Multiple questions remain about July data breach

US food importer Atalanta is warns a dat leak may have occurred during a recent ransomware attack

North American food importer Atalanta has admitted that it suffered a data breach involving employees’ personal information as the result of a ransomware attack.

In a statement issued on Wednesday (December 8), Atalanta outlined its incident response since the late July attack.

On July 25, 2021, Atalanta detected malicious activity on its network including the encryption of certain systems. Upon becoming aware of the malicious activity, Atalanta engaged third-party specialists and immediately began to remediate the situation, including conducting a forensic investigation into the incident.

The forensic investigation concluded that certain information related to Atalanta’s current and former employees as well as certain visitors was accessed and acquired as result of this incident. There is no indication to date of any misuse of the information involved.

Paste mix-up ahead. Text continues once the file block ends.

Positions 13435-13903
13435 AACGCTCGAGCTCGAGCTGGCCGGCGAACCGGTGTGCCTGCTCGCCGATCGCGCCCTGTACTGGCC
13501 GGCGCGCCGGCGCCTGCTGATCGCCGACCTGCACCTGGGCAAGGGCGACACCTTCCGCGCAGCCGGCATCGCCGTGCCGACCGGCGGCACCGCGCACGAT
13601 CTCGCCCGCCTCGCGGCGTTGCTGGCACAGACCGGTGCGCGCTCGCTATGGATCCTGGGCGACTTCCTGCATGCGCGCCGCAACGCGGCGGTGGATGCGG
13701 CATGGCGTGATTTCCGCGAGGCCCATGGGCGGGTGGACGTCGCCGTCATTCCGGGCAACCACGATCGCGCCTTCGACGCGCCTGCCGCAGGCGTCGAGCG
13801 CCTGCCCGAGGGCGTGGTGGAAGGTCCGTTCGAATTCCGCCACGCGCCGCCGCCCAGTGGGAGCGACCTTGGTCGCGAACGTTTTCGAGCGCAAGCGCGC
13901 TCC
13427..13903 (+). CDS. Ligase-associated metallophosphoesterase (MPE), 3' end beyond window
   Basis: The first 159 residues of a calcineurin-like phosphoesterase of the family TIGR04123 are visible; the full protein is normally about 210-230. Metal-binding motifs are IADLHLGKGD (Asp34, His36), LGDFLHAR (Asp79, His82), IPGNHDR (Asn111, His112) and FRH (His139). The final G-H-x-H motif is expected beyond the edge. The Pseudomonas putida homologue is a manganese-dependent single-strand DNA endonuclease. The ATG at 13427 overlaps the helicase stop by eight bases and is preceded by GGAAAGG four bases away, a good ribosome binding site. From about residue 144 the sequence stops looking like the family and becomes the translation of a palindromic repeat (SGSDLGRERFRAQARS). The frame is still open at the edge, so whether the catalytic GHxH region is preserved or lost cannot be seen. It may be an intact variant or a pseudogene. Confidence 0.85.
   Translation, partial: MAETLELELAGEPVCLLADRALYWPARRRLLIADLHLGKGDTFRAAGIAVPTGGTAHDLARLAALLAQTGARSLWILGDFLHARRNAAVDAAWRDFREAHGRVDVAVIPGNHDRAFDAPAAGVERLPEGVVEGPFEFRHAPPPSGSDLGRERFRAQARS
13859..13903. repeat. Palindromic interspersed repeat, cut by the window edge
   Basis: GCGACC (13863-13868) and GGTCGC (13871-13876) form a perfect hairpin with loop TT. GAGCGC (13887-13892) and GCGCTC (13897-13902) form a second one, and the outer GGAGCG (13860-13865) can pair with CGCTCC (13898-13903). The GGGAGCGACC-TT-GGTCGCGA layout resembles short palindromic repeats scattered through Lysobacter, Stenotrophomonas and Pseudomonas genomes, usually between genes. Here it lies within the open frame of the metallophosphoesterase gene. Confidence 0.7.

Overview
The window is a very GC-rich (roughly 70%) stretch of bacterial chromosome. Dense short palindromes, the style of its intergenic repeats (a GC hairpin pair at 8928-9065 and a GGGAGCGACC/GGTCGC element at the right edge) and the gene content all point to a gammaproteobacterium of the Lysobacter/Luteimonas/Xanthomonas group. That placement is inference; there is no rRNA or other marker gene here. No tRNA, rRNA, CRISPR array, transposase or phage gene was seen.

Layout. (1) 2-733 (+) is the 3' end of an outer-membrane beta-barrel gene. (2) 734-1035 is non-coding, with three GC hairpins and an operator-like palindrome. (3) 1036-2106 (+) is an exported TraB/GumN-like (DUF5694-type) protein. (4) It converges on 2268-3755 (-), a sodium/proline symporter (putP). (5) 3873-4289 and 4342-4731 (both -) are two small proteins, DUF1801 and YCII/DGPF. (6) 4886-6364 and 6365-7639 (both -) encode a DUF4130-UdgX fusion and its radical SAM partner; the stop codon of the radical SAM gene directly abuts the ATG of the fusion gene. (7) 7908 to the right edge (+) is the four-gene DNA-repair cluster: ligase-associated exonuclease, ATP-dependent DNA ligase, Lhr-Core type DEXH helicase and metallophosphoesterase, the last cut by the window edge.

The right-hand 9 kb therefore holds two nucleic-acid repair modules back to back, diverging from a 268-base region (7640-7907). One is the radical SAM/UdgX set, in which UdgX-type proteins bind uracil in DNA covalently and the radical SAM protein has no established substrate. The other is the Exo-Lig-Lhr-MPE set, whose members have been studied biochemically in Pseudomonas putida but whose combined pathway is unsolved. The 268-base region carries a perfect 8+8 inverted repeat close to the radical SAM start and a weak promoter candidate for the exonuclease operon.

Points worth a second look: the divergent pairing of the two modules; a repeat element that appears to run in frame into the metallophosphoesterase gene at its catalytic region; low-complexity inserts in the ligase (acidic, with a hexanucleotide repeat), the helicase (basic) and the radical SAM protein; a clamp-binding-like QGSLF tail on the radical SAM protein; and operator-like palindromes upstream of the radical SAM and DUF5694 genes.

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Atalanta (not to be confused with the Italian football club of the same name) went on to say that it “moved quickly to investigate and identify the individuals whose information was potentially involved, and to implement additional security measures to further safeguard its systems and practices”.

The company, North America’s largest privately held specialty food importer, also offered general advice on resources that can help individuals guard against identity theft in cases where their private information has been exposed.

Pertinent questions

Atalanta’s statement leaves several pertinent questions unanswered, including around how many records were exposed and what personal information they contained.

Questions about how the attack happened in the first place and which strain of ransomware was involved in the attack also come to mind.

The Daily Swig put these questions to Atalanta. We’ll update our story as and when more information comes to hand.

Ransomware attacks against enterprises are increasingly common, a trend driven by the easy profits they offer cybercriminals, even if only a minority of victims actually pay up for decryption keys.

As recently reported by The Daily Swig, ransomware gangs are increasingly threatening to release samples of stolen data through data leak sites if marks resist their extortionate demands for payment.

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